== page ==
rec studio

Image source: wallpapersafari.com

There are certainly a few key benefits of using a studio over your own home setup:

  • Controlled listening environment

  • Access to good quality analog gear

  • Having a second pair of ‘ears’

Expanding on the latter, most studios will usually provide their own in-house engineers for the duration of the session to help you navigate your way through the studio and run a successful session. These guys are your friends! The in-house engineer will know how to navigate the studio and can offer you valuable insight as to what pieces of gear or techniques would work well. Depending on your level of experience, you can stick to your own choices but it pays to be open to suggestions. 

One of the main drawbacks with studios is the fact that they usually come at a price: most high-end facilities can usually be out of reach in terms of budget, especially for those just starting out. But, there are plenty of recording studios out there to suit everyone’s needs, whether you’re recording a band or simply mixing a track its important to do your research and determine which studio is right for you. Another important factor is location. While places with a big music scene such as New York, LA or London are abound in recording studios, you might be based somewhere with limited access to such facilities.


Rent Gear

Depending on where you are in the world, chances are there will be rental companies sourcing equipment for live gigs. These companies will usually have an arsenal of microphones, outboard and monitoring equipment quite apart from the actual PA systems. This equipment can also be successfully used for recording (although the next challenge may be to find good acoustic spaces to record).

rent gear

Image source: jazzrecordingstudio.com

If you fall in this category, simply rent out what you need for a few days and track your band in-the-box. A good audio interface (more specifically, a good pair of converters) is a prerequisite for a quality recording. These can usually be sourced from the rental company, or if you’re happy using your own, it’s also worth looking into the selection of external preamps on offer. For example, a Neve 1073 preamp module will certainly give you a different flavor to your built-in interface preamps.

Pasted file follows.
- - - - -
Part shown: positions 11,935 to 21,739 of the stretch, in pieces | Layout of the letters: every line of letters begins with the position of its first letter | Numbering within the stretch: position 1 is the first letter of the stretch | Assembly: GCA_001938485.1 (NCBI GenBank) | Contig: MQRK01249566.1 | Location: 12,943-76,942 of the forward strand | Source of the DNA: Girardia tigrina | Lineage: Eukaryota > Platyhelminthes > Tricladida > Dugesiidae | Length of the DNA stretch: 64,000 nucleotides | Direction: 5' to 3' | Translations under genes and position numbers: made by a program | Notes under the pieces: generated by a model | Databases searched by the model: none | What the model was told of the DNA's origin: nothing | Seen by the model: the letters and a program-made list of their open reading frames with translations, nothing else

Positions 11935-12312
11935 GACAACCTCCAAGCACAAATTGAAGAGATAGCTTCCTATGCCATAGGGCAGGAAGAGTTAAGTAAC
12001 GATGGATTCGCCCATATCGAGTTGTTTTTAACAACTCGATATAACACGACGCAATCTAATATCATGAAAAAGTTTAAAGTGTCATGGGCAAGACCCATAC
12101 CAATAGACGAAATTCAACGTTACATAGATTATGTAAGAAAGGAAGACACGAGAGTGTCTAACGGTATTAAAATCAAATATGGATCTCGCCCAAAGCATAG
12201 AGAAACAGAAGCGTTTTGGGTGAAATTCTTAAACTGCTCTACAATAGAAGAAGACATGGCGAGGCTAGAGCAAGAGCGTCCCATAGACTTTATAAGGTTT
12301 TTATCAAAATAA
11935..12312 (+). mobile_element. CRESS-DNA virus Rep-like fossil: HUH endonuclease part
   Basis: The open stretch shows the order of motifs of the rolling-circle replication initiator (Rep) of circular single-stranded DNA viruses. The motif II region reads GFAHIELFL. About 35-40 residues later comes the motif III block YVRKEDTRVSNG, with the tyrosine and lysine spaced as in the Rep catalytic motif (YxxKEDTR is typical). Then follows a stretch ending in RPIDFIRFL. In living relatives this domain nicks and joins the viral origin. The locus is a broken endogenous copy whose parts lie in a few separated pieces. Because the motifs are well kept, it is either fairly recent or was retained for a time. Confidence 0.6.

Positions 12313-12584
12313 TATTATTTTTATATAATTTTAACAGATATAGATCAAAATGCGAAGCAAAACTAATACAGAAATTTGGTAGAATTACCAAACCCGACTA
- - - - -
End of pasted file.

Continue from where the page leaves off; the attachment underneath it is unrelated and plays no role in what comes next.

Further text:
Build Your Own

For you DIY enthusiasts out there, the internet is full of companies who will sell you the parts and instructions to build recreations of classic analog units. While these will sound close to the original, they will indeed be different. There are some benefits of investing in DIY kit: they usually cost far less than the original model, they will teach a bit about how signal processing works (provided you actually take the time to understand the instructions and not just follow them blindly), they generally sound good [Mike swears by his API replica preamp unit] and, at the end of the build, you will own the gear and will be able to use it again.

As a side note, most of these companies will either offer you the parts and instructions or a pre-built model is usually offered at a premium.



And finally... If you own your own kit, recorded in a studio, hired a few extra bits of kit and tried to mix it to the best of your knowledge, it’s time to see how it compares against commercially available records.Well? What do you think?

We recommend asking questions - find out not only how, but also why they do things a certain way and accumulate as much knowledge as you can from these guys. No book, tutorial or school will teach what you yourself can learn by working with engineers and producers of this caliber. 

There used to be a time when young engineers would have to start out working long hours in the studio, making tea and coffee in the hope that one day they’ll get a chance to ‘sit in on a session’ and actually learn the craft, but now there are options to this approach. Like I said earlier, make the most of what you have – consider all your options and choose what’s right for you.